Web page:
A Travellerspoint blog

Day 100 – Procuring Guides

31st December 2011

rain 19 °C

Arriving at our lodge the previous night we were little unsure as to what we should expect for twenty dollars each per night. Delight filled us from head to toe as we walked in to a four bedroom, thatched lodge complete with log burner and interior thatching to boot. An old wagon wheel, restored as a chandelier hung from the roof beams some twenty or twenty five feet above. The curtains had flower patterns and a pelmet. The stone walls screamed, Oxfordshire village, and the wooden floors were pleasant under our bare feet.

Another night of listening to mosquitoes through a net ensued. Which is still an incredibly unsettling feeling, and despite the net Somers took three head shots as her brow came against the net mid sleep. The morning came with the sun and blue sky. There was no time for idling. The tent was put up to dry, the cover came in for repairs, [we had both spare canvas and contact adhesive like good boy scouts,] the mattress was put out for another round of drying and the underpants were washed saving us a solid six dollars. The smell of fresh filter coffee accented the crackling of the eggs frying in the pan; a noise punctuated only by the pop of the toaster signalling breakfast was almost ready.

The bulk of the day was spent with Somers reading and me writing the last ten days of our blog. At three o’clock we went down into the village to find out more about hiking up to the summit of Mount Binga and find some diesel. Laura got chatting to a guy that led her to a dreadlocked chappie named Collen who was a mountain guide with his friend Morgan. We went round to the Blue Moon Mountain Club for a beer and to chat more about the summit. They could guide us for the next three days, business was very slow and so other than asking that we would pay at least a basic sum they told us we could decide when we finish. The club, that sounds so civilised a venue for a chilled beverage was in fact the basement of the petrol station. The slope of the hill meant it was at ground level and opened onto a small beer garden. The dingy brown walls of the Blue Moon held a few posters and only spirits and beer were served at the bar. We arranged to meet our guides at seven thirty the following morning, New Years Day. From there we could head to the base camp where our next adventure would start.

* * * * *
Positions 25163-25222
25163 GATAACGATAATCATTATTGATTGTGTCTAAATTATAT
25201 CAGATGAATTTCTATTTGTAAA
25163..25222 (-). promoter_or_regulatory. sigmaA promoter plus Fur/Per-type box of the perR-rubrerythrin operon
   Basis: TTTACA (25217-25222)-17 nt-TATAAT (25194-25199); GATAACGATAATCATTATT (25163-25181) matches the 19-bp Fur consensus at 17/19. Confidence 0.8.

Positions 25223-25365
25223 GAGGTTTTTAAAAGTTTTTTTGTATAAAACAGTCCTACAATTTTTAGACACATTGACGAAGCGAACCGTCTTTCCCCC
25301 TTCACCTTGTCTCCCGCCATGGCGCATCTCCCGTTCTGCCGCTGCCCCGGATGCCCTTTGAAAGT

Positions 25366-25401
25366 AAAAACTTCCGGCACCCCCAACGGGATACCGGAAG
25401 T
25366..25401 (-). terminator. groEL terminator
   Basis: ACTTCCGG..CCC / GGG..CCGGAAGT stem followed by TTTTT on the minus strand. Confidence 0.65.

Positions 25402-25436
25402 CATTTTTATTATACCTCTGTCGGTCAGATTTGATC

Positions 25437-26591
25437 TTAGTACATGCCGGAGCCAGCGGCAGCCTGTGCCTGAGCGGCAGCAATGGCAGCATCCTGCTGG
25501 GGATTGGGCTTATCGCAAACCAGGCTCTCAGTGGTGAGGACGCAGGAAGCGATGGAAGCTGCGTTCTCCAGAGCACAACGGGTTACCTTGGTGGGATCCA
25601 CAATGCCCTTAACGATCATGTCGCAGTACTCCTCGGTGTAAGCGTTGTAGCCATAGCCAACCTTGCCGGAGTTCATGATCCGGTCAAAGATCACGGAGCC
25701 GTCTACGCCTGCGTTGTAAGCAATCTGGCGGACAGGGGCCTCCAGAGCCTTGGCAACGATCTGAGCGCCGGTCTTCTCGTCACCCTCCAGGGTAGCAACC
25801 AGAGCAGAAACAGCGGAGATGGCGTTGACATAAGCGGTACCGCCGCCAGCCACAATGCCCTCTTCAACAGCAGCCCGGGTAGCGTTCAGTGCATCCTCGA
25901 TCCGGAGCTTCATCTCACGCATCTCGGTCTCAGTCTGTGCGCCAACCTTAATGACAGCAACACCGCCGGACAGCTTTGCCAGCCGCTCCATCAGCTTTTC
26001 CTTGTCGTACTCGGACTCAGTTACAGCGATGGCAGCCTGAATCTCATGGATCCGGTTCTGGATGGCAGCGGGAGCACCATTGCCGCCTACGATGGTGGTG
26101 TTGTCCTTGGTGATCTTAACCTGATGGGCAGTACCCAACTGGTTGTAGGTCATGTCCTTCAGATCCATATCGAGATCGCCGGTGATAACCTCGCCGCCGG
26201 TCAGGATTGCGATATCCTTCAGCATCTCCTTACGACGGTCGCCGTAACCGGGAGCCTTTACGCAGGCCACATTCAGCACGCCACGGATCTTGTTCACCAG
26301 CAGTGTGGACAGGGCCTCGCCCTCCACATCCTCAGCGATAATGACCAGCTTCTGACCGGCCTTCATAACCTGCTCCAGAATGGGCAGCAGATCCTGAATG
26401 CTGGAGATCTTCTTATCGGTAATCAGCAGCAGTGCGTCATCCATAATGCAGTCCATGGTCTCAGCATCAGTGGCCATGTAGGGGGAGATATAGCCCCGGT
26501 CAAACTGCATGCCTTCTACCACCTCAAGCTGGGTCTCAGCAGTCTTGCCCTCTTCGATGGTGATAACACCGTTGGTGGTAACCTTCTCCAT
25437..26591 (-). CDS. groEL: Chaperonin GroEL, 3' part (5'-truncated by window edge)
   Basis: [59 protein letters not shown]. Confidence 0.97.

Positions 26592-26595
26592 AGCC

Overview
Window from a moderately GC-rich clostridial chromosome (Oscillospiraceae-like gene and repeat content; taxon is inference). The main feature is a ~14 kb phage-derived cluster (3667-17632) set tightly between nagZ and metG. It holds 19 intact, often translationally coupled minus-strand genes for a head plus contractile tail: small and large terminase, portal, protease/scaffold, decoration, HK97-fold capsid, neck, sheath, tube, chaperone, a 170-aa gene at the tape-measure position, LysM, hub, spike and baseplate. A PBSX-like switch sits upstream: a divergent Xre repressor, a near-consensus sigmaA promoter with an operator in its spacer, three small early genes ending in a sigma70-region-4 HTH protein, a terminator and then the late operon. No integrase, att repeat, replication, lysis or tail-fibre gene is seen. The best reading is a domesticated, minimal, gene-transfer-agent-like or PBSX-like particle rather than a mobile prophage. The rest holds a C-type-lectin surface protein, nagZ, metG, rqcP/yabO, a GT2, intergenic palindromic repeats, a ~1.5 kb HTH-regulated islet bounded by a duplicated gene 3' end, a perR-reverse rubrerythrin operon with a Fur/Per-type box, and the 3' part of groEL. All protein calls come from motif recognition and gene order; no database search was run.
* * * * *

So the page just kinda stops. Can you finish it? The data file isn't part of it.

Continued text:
At our extremely comfortable lodge we got the fire roaring, roasted squash, mushrooms and tomatoes and baked some potatoes. As our under crackers dried in front of the crackling fire we drank wine and, eventually, I stopped writing this blog and paid attention to my lovely girlfriend who was sat cross legged writing her scrap book on the settee. We drank red wine and counted down the end of the year and the end of the first half of our trip. One hundred days down, one hundred days to go.

Posted by ibeamish 02:56 Archived in Zimbabwe

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